Monday, December 05, 2011

Difficult People

It's sometimes hard to deal with difficult people. And though sometimes the rational side of your brain tells you it's not you but them, admittedly I'm guilty of taking things personally.
Today was one of those days, and truth be told, I'm still reeling from that verbally abusive patient I saw on what started out to be a nice Monday morning.
Even before I went him, I heard him yelling at my nurse. And then when you have someone accuse you of being a bad physician, in part because you refused to prescribe antidepressants (when you were consulted to assist in his diabetes management), and accuses you of being rude to the pharmacist (I'm not even sure where this came from), and blames the high cost of healthcare on doctors like you who make him get his other nondiabetic prescriptions from his GP (hence giving him two co-pays), and so generously throws out F-bombs at you as he accuses you of intentionally making his diabetes worse so that you have an excuse to put him on insulin, it's hard to even give a response to any of that.
I tried to explain my stand on things and tried to make my case, but in situations like this, there was no way he was going to listen.
We both agreed I should never be his doctor again and offered to have a colleague see him from now on.
But deep down, I catch myself wondering, how could our doctor-patient relationship has gone so wrong? For the rest of the day, I caught myself in doubt, of both as skills as a physician, and as a person.
For, as unreasonable as the accusations may be, if someone yells at you loud enough, you can't help but take it personally.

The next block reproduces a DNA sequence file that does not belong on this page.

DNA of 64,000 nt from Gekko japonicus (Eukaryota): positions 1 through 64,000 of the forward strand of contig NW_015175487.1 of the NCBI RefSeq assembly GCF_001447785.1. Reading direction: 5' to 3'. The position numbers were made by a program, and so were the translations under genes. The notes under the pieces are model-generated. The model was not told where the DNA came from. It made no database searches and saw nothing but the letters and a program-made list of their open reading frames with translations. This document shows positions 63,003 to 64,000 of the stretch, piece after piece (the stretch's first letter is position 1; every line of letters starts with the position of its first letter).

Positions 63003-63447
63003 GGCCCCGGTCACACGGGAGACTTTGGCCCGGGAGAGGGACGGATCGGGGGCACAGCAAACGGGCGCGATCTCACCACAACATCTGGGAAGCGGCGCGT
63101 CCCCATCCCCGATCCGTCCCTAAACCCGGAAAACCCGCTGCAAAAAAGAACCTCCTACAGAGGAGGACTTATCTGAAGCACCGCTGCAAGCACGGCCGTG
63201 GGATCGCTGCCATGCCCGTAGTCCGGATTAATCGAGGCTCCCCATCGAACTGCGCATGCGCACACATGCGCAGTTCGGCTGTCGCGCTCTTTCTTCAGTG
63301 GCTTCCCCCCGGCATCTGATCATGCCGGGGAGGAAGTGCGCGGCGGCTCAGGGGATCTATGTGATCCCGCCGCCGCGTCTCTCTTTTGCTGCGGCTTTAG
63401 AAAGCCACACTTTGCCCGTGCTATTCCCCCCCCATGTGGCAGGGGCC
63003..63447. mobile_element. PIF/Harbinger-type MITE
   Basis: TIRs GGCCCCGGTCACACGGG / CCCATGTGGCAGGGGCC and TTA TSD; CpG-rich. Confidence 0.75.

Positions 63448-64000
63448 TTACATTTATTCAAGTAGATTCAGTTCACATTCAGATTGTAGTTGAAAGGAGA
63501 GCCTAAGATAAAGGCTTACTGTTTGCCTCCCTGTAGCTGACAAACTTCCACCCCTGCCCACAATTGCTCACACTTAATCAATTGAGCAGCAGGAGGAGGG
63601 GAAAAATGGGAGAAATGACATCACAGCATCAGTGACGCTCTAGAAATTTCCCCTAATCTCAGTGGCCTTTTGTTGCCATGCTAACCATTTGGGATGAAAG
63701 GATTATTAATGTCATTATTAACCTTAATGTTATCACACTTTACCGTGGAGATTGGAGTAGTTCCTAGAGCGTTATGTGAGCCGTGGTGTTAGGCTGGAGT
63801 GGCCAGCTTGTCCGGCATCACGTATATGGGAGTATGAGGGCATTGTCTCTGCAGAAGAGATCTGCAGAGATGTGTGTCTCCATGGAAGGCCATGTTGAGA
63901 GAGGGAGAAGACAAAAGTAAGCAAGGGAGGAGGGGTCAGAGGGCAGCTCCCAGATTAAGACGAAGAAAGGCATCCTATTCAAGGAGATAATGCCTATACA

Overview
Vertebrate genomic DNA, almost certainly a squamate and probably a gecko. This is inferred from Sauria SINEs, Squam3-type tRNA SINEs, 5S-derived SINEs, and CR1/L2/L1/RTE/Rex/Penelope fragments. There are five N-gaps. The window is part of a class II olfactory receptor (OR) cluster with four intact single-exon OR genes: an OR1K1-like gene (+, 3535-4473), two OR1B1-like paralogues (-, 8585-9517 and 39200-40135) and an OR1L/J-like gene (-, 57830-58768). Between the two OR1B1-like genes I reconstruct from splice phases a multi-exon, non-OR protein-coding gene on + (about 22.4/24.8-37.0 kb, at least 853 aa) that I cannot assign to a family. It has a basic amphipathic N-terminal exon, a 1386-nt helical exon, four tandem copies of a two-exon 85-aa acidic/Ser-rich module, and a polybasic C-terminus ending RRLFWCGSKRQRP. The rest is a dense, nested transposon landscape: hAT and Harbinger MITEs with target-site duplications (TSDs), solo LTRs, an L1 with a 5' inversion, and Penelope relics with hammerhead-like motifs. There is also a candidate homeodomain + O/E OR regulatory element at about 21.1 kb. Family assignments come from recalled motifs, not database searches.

It's on days like these, that you almost wished professionalism and ethics would let you confide in the other patients you see. The patient who have been coming back for years, and with whom you get along, and who seem to trust you. You almost wish you could ask your patients, "How am I doing? Am I treating you well as your physician? Am I taking good care of you?"
But no. We aren't allowed to do that, are we?
And so, you grin and bear it. Life goes on.


Anonymous Anonymous said...

On days like this remember your previous post....that a patient commented that she is lucky to have a smart, good looking and handsome doctor like you! cheer up!!!not your issue but his! probably frustrated with himself that he lashes out on you. I presumed he might have regretted by now!

2:17 AM  
Anonymous Anonymous said...

Its because you care, that's why you hurt ... treat it as a passing moment, work has ups and downs as in life too. Don't let negative things bring you down. You reflect, accept that the person is entitled to his opinion and let it go. Cheer up doc!

8:25 AM  
Anonymous Corporate Doc With A Conscience said...

Chin up! Patients/people who are that angry will not want/are not able to have a decent conversation. In addition, there definitely could be other issues that he is dealing with (that may have nothing to do with his health/healthcare costs/physicians).
But, you know all this already. :)

10:03 PM  
Anonymous alex said...

On a lighter note, I was told that the drug Propecia, taken at 1 mg will promote hair growth. Mr. Google reports that some people have long lasting libido issues and that's a hair raising thought (pun intended). What's your take on it?

2:28 AM  
Anonymous Anonymous said...

visit The Law of Garbage Truck :) so next time you encounter difficult people or patients like him again, you'll know what to do

7:07 AM  
Anonymous Anonymous said...

always a learning experience!

7:10 AM  
Anonymous Anonymous said...

Hey buddy you just violated hipaa
I am going to sue your ass!!!!!!!!!!!!!
How could you disclose my private info like that

5:06 PM  

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